Episode 074: What if I Don't Want This Gift?

Episode Transcription

Have you ever struggled with what to do with gifts that are given to you or your kids and you don’t want? It could be because it’s something you don’t like, or maybe it doesn’t fit, and you can’t return it. Whatever the reason, there are many occasions when we don’t want to bring an item into our home, especially when we are on a decluttering journey.

In this episode, Diana shares how she handles unwanted gifts while still being grateful to well-intentioned gift-givers.

We’ll also discuss:

  • Storing a portion of toys for younger kids to play with later.
  • Your kid's toys are a byproduct of being loved and cared about.
  • There isn’t a timeline for gratitude.
  • Ways to handle when a giver asks about a gift you donated.

What can you expect from this podcast and future episodes?

  • 15-20 minute episodes to help you tackle your to-do list
  • How to declutter in an effective and efficient way
  • Guest interviews
  • Deep dives on specific topics 

Find Diana Rene on social media:
Instagram: @the.decluttered.mom
Facebook: @the.decluttered.mom
Pinterest: @DianaRene

Are you ready for a peaceful and clutter-free home? Watch my FREE training video "Kiss Clutter Goodbye" to learn how it's possible! And find all of my resources here.

This transcript is auto-generated. Please excuse grammatical errors.

Diana Rene: 1

You're listening to The Decluttered Mom Podcast. A podcast built specifically for busy moms by a busy mom. I'm your host, Diana Rene, and in 2017, I had my second daughter, and it felt like I was literally drowning in my home. Okay, not literally. But I felt like I couldn't breathe with all of the stuff surrounding me. Over the next ten months, I got rid of approximately 70% of our household belongings, and I have never looked back. I kind of feel like I hacked the mom system, and I'm here to share all the tips, tricks, and encouragement. Let's listen to today's show.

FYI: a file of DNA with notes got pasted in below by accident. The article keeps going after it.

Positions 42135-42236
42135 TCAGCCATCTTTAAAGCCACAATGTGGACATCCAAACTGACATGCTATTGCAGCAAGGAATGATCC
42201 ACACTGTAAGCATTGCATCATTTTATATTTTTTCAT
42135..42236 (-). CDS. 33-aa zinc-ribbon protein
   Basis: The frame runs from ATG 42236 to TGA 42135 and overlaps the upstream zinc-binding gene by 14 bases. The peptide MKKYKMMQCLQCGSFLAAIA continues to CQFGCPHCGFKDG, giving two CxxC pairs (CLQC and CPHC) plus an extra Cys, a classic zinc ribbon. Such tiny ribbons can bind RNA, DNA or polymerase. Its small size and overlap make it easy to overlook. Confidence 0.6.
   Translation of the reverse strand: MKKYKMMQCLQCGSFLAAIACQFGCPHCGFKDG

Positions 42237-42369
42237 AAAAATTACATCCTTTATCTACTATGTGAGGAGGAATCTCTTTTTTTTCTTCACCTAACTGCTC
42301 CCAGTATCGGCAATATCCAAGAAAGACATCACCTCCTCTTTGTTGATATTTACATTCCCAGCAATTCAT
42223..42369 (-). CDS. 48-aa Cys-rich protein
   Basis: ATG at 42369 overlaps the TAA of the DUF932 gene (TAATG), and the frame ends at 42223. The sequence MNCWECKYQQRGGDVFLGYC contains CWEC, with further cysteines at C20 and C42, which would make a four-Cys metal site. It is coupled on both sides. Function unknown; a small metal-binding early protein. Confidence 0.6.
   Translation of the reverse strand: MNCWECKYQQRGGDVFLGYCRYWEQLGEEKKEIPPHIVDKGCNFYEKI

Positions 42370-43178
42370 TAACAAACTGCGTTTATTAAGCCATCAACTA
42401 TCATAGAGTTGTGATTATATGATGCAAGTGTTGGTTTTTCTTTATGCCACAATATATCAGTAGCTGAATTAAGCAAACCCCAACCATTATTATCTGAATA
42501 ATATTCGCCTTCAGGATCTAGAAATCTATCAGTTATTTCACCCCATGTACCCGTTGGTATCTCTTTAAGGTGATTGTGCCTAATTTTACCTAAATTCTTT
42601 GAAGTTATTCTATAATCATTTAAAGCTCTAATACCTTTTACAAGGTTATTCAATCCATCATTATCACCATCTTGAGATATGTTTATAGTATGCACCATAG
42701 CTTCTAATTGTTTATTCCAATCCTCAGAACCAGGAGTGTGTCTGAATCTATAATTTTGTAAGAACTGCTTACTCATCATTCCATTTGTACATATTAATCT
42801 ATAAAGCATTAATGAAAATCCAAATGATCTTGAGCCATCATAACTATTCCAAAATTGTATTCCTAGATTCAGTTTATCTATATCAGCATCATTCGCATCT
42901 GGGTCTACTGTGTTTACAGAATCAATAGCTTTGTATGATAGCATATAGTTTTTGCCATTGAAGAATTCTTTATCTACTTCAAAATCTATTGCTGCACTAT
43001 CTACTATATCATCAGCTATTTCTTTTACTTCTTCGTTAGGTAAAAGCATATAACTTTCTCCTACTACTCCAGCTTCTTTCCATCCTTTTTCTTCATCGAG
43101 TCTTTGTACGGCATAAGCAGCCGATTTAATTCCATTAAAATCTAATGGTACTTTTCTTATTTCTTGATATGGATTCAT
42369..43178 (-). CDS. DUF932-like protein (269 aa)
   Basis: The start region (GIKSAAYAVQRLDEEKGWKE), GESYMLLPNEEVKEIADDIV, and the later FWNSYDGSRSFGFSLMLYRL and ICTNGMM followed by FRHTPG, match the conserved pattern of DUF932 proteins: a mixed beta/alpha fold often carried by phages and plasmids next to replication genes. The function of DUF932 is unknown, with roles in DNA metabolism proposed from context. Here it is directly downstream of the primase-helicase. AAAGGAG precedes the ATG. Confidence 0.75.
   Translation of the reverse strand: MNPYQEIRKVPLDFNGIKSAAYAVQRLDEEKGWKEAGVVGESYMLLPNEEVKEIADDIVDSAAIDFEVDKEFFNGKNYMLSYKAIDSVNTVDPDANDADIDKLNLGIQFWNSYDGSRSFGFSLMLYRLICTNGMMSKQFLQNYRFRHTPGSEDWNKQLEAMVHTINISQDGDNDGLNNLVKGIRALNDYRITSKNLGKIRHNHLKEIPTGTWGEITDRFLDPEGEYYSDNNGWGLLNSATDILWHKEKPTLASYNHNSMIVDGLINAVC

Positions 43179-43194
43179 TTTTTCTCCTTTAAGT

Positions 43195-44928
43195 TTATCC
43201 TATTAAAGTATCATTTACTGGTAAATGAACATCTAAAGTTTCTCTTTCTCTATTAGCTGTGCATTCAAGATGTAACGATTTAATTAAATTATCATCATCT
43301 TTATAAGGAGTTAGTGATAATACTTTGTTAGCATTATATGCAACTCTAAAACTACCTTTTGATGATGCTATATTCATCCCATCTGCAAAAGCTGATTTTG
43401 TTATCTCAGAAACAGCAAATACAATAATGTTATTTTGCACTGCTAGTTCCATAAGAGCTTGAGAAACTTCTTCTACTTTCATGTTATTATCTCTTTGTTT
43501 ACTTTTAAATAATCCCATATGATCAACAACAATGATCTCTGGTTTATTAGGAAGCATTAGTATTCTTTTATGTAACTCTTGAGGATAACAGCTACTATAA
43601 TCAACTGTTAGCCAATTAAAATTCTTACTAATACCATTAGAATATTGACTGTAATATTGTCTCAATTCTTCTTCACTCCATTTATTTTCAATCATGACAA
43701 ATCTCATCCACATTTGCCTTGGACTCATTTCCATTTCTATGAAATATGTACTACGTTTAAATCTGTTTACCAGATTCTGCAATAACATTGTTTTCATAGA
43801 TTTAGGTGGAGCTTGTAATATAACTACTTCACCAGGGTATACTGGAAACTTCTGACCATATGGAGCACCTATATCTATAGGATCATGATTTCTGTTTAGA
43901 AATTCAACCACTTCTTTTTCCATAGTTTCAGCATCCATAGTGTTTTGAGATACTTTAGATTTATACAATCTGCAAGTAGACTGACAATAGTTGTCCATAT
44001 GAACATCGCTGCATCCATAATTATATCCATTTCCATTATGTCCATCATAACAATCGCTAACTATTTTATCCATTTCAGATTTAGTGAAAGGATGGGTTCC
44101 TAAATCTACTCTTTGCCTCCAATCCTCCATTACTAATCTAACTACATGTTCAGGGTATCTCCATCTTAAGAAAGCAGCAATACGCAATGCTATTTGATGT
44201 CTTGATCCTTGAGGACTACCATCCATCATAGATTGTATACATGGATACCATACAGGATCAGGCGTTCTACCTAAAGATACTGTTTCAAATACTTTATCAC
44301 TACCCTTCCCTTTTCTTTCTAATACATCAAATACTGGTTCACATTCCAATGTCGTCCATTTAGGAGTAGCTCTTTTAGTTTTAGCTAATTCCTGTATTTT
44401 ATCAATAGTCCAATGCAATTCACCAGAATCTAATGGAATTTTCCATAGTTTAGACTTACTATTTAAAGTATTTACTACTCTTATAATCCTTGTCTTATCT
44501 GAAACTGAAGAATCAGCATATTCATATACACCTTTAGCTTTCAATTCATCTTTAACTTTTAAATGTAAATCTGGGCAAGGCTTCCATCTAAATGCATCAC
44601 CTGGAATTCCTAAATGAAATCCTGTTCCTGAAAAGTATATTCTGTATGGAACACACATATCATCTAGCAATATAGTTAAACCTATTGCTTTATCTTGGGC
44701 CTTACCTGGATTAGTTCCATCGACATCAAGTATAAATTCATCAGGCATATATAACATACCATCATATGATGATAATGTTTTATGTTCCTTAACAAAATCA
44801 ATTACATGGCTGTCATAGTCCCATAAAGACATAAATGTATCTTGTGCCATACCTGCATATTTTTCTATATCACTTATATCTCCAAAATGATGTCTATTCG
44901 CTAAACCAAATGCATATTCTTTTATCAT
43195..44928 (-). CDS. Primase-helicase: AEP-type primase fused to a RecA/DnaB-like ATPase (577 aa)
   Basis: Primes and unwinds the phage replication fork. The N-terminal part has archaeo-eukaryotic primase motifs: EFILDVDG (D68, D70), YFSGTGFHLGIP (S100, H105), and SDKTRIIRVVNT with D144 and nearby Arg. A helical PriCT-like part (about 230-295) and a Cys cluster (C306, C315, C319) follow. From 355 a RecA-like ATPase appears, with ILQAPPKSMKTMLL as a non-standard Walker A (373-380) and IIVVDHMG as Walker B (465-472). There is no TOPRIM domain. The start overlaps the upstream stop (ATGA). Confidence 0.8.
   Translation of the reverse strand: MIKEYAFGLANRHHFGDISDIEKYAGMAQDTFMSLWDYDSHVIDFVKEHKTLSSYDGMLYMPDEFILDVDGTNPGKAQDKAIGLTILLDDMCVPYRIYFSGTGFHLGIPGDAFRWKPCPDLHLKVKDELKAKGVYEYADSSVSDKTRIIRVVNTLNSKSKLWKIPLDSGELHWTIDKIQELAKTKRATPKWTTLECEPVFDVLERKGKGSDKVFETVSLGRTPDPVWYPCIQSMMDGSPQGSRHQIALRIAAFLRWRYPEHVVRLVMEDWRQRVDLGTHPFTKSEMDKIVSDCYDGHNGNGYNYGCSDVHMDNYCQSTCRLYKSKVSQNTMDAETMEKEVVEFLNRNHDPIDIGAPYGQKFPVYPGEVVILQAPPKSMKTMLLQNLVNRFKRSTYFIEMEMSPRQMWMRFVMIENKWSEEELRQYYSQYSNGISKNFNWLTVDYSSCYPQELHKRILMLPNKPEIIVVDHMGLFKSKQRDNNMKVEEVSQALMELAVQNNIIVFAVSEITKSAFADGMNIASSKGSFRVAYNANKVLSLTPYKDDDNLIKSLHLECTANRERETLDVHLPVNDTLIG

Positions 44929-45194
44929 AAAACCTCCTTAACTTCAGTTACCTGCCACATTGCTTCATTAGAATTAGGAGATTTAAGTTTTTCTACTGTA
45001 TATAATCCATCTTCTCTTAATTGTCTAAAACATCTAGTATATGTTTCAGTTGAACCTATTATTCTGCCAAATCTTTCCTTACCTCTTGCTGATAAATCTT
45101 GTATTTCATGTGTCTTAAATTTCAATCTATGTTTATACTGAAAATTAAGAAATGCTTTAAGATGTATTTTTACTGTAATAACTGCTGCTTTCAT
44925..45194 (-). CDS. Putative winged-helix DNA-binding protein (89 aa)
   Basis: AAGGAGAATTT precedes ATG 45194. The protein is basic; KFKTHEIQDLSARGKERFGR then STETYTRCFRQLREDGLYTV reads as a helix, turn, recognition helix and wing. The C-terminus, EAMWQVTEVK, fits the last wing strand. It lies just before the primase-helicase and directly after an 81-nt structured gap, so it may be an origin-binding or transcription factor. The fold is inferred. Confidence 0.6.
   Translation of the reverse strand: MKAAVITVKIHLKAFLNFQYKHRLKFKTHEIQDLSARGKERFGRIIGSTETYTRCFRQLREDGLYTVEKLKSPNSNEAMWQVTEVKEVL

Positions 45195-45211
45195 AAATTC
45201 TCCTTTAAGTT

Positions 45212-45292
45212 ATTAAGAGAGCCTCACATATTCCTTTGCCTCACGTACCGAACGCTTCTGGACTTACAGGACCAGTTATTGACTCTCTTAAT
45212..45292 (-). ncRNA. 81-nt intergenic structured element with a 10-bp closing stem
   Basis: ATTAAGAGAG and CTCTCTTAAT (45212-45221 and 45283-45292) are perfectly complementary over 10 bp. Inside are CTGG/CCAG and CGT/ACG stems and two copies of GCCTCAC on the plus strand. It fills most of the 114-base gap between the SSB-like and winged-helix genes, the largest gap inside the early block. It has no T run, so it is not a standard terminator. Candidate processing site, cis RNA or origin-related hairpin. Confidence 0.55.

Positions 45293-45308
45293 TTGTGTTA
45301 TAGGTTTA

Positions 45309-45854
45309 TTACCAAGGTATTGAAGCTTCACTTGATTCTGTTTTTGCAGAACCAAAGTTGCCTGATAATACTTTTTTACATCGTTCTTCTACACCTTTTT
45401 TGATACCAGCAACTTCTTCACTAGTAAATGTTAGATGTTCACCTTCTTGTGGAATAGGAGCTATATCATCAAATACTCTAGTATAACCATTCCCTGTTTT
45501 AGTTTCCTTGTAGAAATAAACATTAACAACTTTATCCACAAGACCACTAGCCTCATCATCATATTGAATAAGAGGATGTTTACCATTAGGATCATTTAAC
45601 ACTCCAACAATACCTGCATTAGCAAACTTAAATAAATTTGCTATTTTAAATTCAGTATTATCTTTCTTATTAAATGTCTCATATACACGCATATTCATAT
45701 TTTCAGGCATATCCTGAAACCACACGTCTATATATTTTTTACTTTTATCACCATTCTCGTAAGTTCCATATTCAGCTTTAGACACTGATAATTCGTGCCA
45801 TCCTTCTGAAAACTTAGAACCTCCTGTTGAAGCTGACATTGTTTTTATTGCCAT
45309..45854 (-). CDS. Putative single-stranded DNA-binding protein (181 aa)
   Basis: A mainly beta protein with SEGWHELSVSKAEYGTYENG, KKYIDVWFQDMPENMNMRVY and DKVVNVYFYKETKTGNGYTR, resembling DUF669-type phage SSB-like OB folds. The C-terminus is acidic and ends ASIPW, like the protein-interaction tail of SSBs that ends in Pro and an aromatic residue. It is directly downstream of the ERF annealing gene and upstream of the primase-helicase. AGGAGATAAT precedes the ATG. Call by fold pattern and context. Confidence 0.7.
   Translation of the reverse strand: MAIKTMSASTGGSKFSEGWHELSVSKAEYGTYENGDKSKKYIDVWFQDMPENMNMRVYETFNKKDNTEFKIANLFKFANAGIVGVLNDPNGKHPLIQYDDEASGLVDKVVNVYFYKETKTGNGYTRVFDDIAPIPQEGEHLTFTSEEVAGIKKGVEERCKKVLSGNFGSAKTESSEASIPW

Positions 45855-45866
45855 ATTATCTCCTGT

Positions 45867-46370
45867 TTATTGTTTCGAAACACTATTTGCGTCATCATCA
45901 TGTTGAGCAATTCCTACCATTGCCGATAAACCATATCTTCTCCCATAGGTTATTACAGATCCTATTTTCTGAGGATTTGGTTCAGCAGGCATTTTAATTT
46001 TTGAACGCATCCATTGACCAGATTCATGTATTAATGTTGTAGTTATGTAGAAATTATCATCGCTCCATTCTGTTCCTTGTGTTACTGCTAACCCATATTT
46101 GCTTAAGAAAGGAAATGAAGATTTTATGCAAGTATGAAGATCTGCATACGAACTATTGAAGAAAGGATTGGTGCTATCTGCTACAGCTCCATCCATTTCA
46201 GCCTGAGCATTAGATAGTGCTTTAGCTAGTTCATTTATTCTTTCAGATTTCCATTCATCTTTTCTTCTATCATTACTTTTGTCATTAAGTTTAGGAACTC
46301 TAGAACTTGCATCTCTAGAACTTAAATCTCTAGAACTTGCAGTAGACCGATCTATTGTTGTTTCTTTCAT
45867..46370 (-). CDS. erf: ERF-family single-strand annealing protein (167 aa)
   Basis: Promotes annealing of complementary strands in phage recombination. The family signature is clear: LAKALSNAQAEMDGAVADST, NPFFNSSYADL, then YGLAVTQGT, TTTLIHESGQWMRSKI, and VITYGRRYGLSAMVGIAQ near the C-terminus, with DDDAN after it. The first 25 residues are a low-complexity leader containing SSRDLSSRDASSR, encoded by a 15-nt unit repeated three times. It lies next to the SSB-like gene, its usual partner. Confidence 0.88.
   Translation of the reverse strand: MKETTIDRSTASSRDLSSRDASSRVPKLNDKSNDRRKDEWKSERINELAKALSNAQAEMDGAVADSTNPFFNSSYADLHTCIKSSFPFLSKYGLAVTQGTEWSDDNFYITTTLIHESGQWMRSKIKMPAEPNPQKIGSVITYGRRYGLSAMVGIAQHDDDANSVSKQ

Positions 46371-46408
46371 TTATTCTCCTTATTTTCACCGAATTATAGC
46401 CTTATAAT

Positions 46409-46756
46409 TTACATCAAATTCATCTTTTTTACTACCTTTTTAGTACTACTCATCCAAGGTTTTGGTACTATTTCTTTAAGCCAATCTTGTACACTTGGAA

Welcome to another episode of The Decluttered Mom Podcast. If you celebrate Christmas, then I hope you had a wonderful Christmas holiday with your family, and maybe things didn't go perfect like we talked about last week, but I hope it was magical in some way or another this year. So what I wanted to talk about today is something that I get questions quite often about, and that is basically like what to do with gifts or toys that are given to your kids or even to yourself that maybe you just don't want, or maybe it's something that doesn't fit and you can't return it, or maybe someone doesn't really know you very well and so they got you something that, like, just feels like junk to you. Or maybe someone does know you well and they still got you something that just does it is not of interest to you, is not something that you want to bring into your home, especially as you're going on this decluttering journey and trying to simplify things in your home. You're not, you definitely don't want to bring in things that you don't even want. But you also feel bad, like you feel this guilt, over letting go of something that someone spent money on and took the time to wrap it and give it to you. And I get that. I totally, 100% get that, especially as a people pleaser I am. I am a people pleaser to my core. It's something I have had to work on a lot over my entire life, but especially in my adult life I have had to figure out how to, how to just not be a people pleaser, and that can be really hard for someone who naturally is like that.